After The Impact
2.5 out of 5 stars
Reviewed for Coffeerooms by Mike Jefferson
You’ll take away at least one important fact from the Discovery Channel’s “Super Comet: After The Impact”… When the big one hits, head for the nearest ocean. When the super comet strikes the earth, it’s gonna be hotter than hell in the summertime near ground zero, but it’ll be colder than George Bush’s heart nearly every place else, and brother, that’s mighty cold. So if you trek toward the ocean you just might survive, because large bodies of water will retain more heat.
Think of “Super Comet” as first you fry -- then you die -- for dummies. It tells a super story in an economical 80 minutes, but crashes because of its saddled with low budget special effects and actors who are more wooden than an Ethan Allen showroom. There are plenty of professors on board (who look bored) from prestigious universities -- experts in the weather, radiation, and disaster management. There are so many talking heads stating the obvious about a subject they really can’t predict they wind up sounding like B movie actors from a 50s sci-fi drive in movie:
Professor Wolf Dumbrowski (Louie’s brother?): “There’ll be no way out.”
Professor Jay Melosh: “Anything that’s unprotected is going to die within minutes of its first impact.”
More insights from Professor Dumbrowski: “The entire social order will be restructured. Those who can adapt and survive will make it to the top.”
Because the corresponding dramatization is limited, the viewer ultimately doubts the validity of the “professors” assembled in a control room to Lord over the disaster. Are they really experts in their so called fields or more bad actors? Dr. Robert Weiss (pronounced “vice” and whose as dramatic as a field of fouled Edelweiss), struggles to contain his glee as he explains that if a comet struck the earth, liquefying Mexico, it would cause tsunamis that would envelope New York and Europe. Dr. Vivi Vidja, a scientist from Sweden, sounds too much like Mrs. O’Wiggins from “The Carol Burnett Show” to be anything but unintentional comic relief. The most heinous casting error (with the exception of a pre-teen girl and a few dogs -- more on that soon), is Dr. Alan Harris, a German scientist with a distinct British accent. Doc Harris’ credibility takes a serious detour because he reacts to the camera as if it’s attempting to steal his soul. To make matters worse, hyper Harris has a very twitchy left eye, likely a by-product of his frayed nerves. When he states things he wants the viewer to believe, his left eye blinks like a forgetful senior citizen’s turn signal that’s been on for the last six miles. Yes, I’m really telling you the truth…wink, wink, wink, wink.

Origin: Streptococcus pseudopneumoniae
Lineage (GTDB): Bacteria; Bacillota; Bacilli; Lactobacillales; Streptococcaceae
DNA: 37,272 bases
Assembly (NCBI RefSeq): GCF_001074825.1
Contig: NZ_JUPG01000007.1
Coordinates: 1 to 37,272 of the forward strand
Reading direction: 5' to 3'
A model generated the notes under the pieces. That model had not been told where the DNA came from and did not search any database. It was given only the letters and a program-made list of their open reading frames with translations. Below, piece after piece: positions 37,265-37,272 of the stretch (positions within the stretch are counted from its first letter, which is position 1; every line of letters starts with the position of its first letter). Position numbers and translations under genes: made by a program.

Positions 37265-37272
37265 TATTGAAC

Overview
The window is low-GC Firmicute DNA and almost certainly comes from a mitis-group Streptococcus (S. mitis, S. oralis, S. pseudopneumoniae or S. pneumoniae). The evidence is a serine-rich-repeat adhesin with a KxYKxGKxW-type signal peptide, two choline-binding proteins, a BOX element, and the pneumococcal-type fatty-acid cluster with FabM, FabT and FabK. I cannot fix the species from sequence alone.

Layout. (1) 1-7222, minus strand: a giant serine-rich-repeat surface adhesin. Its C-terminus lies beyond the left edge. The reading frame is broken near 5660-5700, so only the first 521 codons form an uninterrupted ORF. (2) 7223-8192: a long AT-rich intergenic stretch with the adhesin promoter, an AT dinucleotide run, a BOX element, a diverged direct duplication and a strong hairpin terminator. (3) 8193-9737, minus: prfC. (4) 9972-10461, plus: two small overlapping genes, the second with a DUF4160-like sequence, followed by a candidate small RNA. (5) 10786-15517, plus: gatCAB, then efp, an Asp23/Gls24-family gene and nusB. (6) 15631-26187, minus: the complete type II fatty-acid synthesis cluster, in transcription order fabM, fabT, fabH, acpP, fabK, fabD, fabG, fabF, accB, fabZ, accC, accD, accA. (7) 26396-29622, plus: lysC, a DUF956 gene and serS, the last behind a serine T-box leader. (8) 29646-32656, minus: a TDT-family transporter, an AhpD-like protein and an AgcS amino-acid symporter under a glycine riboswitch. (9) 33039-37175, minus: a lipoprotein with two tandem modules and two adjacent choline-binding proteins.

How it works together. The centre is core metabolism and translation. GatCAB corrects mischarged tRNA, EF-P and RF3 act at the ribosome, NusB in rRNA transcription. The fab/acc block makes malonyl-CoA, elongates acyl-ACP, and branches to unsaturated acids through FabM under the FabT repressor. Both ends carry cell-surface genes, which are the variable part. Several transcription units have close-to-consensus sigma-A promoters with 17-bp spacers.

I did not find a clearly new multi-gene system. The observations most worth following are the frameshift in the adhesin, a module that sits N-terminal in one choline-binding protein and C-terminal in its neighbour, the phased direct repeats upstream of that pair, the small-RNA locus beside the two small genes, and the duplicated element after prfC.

Give the writers high fives for coming up with the idea of turning the end of the world into an hour long mini-series. They probably took a look at the footage of hyper Harris and Mrs. O’Wiggins and realized they couldn’t just film a scientific forum without offering some nominal special effects and a few back stories as a distraction. So the end of the world is seen through eyes of four separate groups of survivors: The first pair, Dr Noah Boyle, a boy toy scientist, and his brainiac Asian-American associate, are at an observatory in Hawaii when the comet hits. Naturally, they fall in love as they make the arduous trek across the scorched and useless Hawaii terrain toward the sea. The second “set” of survivors is made up of the determined Fernando, who leaves California to be with his family in Mexico when he hears the comet is about to strike (he’ll meet his traveling companions shortly). Unbeknownst to him, his hometown is situated at ground zero. In Paris, the Vaton family, a husband, wife and daughter, leave their home for a shelter, convinced their inconvenience will only be temporary. In Cameroon, members of a pygmy tribe are oblivious that they’re about to experience the bone-chilling joys of snow and famine.